By Richard Owen
This year – 2020 – has been shocking. If I try to find a silver lining, I think it might be this – that finally, the need for effective planning to address long-term problems has come under the spotlight around the world.
A pandemic planning committee had been scrapped six months before coronavirus hit the UK – despite the fact that the threat from a pandemic had been known for some time. Similarly, an early warning programme to alert the government in the United States to pandemics was ended three months before COVID-19 began infecting people in China. Presumably lessons will be learned here.
The response to the COVID-19 pandemic has consumed political and media attention. But there are other long-term crises on the horizon that have had equally insufficient long-term planning. Many believe that democratic politics is too myopic: the horizons of politicians are restricted to the next election. I agree: short-termism in governance needs to be urgently addressed.
As we career towards escalating climate and biodiversity crises, interest has increased in what we can learn from examples of sustainable living, particularly from indigenous communities. For example, Iroquois philosophy, contains the “seventh generation principle”: the impact of any decision must be considered in the context of the next seven generations.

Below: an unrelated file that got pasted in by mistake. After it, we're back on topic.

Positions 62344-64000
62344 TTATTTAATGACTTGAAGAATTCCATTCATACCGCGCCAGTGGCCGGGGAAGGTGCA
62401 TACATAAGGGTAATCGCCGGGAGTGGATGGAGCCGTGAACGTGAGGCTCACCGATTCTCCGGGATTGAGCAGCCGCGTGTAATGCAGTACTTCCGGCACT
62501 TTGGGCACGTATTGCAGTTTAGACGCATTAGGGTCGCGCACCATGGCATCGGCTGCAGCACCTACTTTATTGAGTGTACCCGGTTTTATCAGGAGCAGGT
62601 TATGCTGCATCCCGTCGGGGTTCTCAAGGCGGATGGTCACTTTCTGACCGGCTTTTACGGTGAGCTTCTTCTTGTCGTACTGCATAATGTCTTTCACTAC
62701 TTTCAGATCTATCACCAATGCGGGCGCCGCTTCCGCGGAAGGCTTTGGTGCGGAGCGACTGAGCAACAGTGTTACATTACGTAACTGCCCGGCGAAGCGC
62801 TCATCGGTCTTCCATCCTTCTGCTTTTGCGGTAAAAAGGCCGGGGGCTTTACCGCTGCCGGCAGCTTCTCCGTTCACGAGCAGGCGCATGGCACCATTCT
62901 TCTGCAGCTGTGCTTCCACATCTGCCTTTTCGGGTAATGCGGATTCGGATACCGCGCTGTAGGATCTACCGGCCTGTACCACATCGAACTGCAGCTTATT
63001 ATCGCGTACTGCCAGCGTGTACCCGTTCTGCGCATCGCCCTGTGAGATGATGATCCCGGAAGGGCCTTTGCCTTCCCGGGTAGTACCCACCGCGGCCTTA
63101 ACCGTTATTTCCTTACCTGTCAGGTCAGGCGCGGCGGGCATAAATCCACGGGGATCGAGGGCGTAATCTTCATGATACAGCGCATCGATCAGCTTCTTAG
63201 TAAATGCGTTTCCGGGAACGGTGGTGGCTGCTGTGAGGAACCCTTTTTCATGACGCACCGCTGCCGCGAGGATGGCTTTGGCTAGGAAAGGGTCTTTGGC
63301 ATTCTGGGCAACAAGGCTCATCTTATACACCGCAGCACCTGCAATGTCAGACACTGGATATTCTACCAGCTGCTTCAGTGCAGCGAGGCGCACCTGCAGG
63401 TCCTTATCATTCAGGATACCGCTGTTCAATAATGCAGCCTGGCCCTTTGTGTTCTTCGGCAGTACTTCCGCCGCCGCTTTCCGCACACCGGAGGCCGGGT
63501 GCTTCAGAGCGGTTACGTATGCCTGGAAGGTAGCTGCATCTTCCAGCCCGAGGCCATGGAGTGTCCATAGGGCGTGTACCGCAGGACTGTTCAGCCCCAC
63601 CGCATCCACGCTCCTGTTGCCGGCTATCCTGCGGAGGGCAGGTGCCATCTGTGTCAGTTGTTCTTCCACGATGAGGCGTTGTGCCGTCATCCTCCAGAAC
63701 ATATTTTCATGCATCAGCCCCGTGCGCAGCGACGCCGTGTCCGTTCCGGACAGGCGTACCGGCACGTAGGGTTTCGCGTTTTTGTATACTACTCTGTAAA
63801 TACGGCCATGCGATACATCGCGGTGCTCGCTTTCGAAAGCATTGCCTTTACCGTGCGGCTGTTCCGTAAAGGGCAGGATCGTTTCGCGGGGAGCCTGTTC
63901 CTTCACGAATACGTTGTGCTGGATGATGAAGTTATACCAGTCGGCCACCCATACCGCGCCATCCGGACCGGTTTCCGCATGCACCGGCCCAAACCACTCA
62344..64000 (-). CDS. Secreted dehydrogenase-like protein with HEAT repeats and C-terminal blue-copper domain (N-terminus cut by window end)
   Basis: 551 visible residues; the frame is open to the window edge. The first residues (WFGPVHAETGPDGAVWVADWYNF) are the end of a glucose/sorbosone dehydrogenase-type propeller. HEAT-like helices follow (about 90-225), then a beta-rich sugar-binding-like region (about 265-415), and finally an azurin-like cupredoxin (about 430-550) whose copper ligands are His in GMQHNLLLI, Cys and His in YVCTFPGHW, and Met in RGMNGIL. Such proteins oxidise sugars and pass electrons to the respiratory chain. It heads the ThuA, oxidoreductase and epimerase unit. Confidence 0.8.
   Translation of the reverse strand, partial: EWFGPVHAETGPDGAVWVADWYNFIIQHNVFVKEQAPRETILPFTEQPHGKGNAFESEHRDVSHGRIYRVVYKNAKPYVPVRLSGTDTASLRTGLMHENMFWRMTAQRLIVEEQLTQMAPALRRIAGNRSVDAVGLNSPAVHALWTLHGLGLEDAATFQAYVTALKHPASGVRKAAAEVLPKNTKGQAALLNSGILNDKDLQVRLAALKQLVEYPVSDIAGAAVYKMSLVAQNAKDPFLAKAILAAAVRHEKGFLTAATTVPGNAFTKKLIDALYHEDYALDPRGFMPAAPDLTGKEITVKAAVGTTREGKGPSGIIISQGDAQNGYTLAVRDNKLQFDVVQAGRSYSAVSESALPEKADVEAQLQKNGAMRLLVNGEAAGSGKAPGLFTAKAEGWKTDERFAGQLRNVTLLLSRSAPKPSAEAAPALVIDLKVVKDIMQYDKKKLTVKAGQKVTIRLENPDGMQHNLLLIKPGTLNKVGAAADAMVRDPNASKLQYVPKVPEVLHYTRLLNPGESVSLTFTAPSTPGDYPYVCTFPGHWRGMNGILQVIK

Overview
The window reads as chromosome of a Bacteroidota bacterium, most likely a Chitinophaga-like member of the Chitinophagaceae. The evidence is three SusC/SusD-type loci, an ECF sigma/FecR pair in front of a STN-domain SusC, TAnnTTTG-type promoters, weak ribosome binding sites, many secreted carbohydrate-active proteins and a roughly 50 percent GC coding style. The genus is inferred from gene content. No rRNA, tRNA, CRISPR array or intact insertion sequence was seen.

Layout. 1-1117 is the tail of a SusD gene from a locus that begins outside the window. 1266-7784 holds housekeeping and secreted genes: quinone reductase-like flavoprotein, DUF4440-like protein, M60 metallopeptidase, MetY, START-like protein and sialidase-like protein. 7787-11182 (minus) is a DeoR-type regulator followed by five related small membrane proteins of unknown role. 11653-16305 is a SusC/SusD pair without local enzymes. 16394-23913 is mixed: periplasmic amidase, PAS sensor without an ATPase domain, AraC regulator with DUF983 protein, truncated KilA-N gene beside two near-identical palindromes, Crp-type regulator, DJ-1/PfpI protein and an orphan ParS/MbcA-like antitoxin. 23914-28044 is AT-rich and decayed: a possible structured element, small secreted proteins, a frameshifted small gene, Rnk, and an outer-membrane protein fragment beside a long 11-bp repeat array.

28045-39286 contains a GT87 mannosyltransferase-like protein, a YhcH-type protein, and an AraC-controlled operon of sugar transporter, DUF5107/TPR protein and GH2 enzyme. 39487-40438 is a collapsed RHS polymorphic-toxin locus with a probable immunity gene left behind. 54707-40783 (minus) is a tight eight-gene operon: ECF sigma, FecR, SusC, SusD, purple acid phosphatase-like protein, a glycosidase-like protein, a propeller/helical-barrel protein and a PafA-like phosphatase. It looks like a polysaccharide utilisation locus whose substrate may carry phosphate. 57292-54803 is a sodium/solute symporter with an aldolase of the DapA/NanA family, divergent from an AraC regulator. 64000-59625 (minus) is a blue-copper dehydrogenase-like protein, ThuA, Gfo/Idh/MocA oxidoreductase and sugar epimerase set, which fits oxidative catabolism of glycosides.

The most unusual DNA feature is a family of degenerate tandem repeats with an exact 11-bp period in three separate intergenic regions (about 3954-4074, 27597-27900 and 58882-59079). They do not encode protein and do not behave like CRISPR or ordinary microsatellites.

In Wales, this ancient wisdom has been turned into legislation. It is the only nation in the world in which the need to protect future generations is embedded into law, and it has made sustainable development the organising principle of government. This means that the needs of the present should be met without compromising the needs of future generations.
The UN has described the Wellbeing of Future Generations (Wales) Act, which was introduced in 2015, as world-leading. The act, which I recently published research on, requires all 44 public bodies in Wales to work towards seven goals:
Frustrated sustainability champions, who want to see change, can use the act as the support and permission they need to challenge the system. The sustainable development principle requires public bodies to work collaboratively, and listen to what people say. This has led to revised local wellbeing plans where, for example, poor public transport is seen as fuelling poverty.
The Welsh government and public bodies can be held to account if they fail to comply with the sustainable development principle. A post – the future generations commissioner for Wales – has been created. This person – currently Sophie Howe – has statutory powers and is independent of government. She has “name and shame” powers to challenge unsustainable practice.